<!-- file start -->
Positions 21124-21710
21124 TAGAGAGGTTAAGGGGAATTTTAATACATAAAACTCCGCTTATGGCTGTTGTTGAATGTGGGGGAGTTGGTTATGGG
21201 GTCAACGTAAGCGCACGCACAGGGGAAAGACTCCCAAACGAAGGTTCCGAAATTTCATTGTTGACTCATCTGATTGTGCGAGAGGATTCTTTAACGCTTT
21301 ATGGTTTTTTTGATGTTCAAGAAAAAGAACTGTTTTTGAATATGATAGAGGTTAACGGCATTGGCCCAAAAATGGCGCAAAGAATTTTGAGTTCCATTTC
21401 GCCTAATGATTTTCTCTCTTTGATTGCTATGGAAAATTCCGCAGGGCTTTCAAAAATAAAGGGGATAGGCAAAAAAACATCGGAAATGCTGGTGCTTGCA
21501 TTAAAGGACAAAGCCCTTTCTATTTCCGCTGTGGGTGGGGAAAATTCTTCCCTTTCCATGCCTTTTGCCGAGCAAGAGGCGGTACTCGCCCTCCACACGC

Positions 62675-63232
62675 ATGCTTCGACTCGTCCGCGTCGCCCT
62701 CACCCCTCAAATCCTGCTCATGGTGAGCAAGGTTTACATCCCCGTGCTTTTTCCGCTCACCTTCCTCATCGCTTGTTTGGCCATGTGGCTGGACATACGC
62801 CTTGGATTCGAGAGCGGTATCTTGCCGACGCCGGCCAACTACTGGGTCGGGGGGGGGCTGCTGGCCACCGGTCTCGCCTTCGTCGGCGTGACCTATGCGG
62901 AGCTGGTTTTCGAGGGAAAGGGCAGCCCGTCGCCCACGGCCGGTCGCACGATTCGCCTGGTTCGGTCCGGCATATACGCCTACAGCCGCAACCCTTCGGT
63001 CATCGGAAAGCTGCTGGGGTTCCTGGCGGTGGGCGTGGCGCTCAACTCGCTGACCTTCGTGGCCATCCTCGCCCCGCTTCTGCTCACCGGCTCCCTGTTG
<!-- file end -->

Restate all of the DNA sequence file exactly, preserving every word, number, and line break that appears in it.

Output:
Positions 21124-21710
21124 TAGAGAGGTTAAGGGGAATTTTAATACATAAAACTCCGCTTATGGCTGTTGTTGAATGTGGGGGAGTTGGTTATGGG
21201 GTCAACGTAAGCGCACGCACAGGGGAAAGACTCCCAAACGAAGGTTCCGAAATTTCATTGTTGACTCATCTGATTGTGCGAGAGGATTCTTTAACGCTTT
21301 ATGGTTTTTTTGATGTTCAAGAAAAAGAACTGTTTTTGAATATGATAGAGGTTAACGGCATTGGCCCAAAAATGGCGCAAAGAATTTTGAGTTCCATTTC
21401 GCCTAATGATTTTCTCTCTTTGATTGCTATGGAAAATTCCGCAGGGCTTTCAAAAATAAAGGGGATAGGCAAAAAAACATCGGAAATGCTGGTGCTTGCA
21501 TTAAAGGACAAAGCCCTTTCTATTTCCGCTGTGGGTGGGGAAAATTCTTCCCTTTCCATGCCTTTTGCCGAGCAAGAGGCGGTACTCGCCCTCCACACGC

Positions 62675-63232
62675 ATGCTTCGACTCGTCCGCGTCGCCCT
62701 CACCCCTCAAATCCTGCTCATGGTGAGCAAGGTTTACATCCCCGTGCTTTTTCCGCTCACCTTCCTCATCGCTTGTTTGGCCATGTGGCTGGACATACGC
62801 CTTGGATTCGAGAGCGGTATCTTGCCGACGCCGGCCAACTACTGGGTCGGGGGGGGGCTGCTGGCCACCGGTCTCGCCTTCGTCGGCGTGACCTATGCGG
62901 AGCTGGTTTTCGAGGGAAAGGGCAGCCCGTCGCCCACGGCCGGTCGCACGATTCGCCTGGTTCGGTCCGGCATATACGCCTACAGCCGCAACCCTTCGGT
63001 CATCGGAAAGCTGCTGGGGTTCCTGGCGGTGGGCGTGGCGCTCAACTCGCTGACCTTCGTGGCCATCCTCGCCCCGCTTCTGCTCACCGGCTCCCTGTTG